The 77th All-College convenes Saturday in, like always, downtown Oklahoma City. But unlike always, the future is not confirmed for the city's oldest sporting event.
What once was an eight-team holiday basketball tournament, then became a four-team tournament and finally a four-team doubleheader now is a two-team affair. OU and Texas A&M play at 1 p.m. in what will be a sleepy Chesapeake Arena. If the crowd reaches 4,000 fans, I'll be surprised. The Tulsa 66ers would draw more, so long as Reggie Jackson suited up.
The market for pre-New Year's college basketball, especially off campus, has dried up. Here and yon. Last Saturday in Houston's Reliant Stadium, Texas and UCLA played in front of an announced crowd of 2,797 that apparently was much smaller than that.
The only long-term solution for the All-College is Bedlam. OU and OSU playing a doubleheader, men and women. That would bring people to the ‘Peake. We're pretty sure.
OSU athletic director Mike Holder is on board.
“That's what everyone wants to see,” Holder said. “Why not give it to ‘em? Makes a lot of sense to me. What you're trying to do is a draw a crowd. Bedlam tends to do that.”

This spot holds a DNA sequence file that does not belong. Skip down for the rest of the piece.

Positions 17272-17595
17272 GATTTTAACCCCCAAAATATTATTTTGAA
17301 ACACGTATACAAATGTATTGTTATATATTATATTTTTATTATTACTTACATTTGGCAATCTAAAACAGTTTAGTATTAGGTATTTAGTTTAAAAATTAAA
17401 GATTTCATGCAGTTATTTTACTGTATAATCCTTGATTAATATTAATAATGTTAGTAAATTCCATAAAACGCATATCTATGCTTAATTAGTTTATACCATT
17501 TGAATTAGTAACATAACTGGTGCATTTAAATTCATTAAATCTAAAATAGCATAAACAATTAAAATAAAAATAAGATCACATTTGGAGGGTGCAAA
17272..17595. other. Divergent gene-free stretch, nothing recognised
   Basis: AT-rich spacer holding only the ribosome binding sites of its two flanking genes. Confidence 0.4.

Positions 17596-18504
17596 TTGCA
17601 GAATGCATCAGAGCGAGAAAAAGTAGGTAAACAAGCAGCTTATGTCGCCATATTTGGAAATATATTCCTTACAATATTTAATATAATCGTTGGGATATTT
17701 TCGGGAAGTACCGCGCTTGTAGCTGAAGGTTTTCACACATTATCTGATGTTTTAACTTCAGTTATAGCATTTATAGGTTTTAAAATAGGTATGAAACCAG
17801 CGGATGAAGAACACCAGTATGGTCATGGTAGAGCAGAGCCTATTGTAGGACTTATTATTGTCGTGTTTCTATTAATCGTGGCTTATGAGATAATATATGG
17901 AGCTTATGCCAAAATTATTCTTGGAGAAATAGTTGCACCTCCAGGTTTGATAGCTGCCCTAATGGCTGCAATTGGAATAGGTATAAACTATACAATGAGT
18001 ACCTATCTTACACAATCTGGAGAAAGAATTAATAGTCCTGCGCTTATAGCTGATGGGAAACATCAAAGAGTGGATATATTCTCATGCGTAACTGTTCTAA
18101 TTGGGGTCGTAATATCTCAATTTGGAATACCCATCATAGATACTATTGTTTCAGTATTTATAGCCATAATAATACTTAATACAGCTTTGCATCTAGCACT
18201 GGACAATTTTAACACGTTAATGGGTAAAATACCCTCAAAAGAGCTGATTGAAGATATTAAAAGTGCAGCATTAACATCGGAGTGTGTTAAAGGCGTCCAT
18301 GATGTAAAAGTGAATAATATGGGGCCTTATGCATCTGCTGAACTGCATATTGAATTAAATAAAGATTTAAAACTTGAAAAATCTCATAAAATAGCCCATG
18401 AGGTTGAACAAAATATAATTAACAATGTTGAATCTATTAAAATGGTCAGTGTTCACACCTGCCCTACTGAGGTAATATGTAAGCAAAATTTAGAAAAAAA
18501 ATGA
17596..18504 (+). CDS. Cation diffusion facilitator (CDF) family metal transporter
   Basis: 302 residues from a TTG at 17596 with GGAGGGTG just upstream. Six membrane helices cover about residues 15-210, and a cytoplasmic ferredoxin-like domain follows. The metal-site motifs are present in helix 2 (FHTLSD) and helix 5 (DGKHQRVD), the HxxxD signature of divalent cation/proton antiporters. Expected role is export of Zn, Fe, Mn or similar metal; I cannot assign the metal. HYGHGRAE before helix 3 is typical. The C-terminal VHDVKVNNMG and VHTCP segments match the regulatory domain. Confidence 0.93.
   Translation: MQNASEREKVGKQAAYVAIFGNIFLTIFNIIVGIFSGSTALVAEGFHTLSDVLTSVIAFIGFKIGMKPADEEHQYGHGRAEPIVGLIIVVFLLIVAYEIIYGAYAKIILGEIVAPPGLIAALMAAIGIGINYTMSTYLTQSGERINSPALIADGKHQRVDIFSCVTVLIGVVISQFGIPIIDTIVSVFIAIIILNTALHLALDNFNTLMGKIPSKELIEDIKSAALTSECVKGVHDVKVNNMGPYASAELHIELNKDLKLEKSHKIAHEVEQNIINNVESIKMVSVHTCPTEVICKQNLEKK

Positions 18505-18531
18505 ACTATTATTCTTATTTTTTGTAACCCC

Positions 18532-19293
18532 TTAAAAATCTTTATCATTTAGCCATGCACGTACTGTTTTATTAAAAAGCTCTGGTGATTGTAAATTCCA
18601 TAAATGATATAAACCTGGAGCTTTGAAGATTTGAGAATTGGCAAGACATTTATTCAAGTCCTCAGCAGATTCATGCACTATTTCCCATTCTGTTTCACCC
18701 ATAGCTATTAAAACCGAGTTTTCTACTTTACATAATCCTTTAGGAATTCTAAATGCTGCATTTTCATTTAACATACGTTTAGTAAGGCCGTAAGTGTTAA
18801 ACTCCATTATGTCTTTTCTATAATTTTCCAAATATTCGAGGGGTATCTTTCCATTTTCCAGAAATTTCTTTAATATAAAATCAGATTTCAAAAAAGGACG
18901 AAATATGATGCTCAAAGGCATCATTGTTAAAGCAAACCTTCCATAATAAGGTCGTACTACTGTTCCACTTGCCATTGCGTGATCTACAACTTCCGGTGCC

But Oklahoma AD Joe Castiglione has reservations. He's not crazy about the potential of playing the Cowboys four times in a season. Castiglione also wants to protect the relevancy of the Bedlam Series on each campus; that game is a huge part of both schools' season ticket package.
“Could be some new idea that helps the event re-invent itself, but right now, I'm certainly not seeing that occur,” Joe C. said.
Before we flog Castiglione, know that he and his school saved the All-College this year. The event was about to go belly-up before the Sooners offered up A&M as an opponent and agreement was reached to make it the All-College.
The All Sports Association wanted to include the OU-Vanderbilt women's game, scheduled for Sunday in Norman, as a doubleheader, but that didn't work out. So we've got one game, between schools a lot more interested in their impending Cotton Bowl than their basketball teams.
And it raises the question. Is the All-College worth saving? Its history is grand, and its decades-long importance in maintaining OKC as a basketball destination is indisputable. But now the All-College is long past its prime. Is it long past its usefulness?
No, says Holder: “Anything that's good for Oklahoma City and the All Sports is good for us. They've done so much for so long for athletics in general and college athletics in particular, to promote it, grow it in the state of Oklahoma, keep it in the forefront of people's minds.
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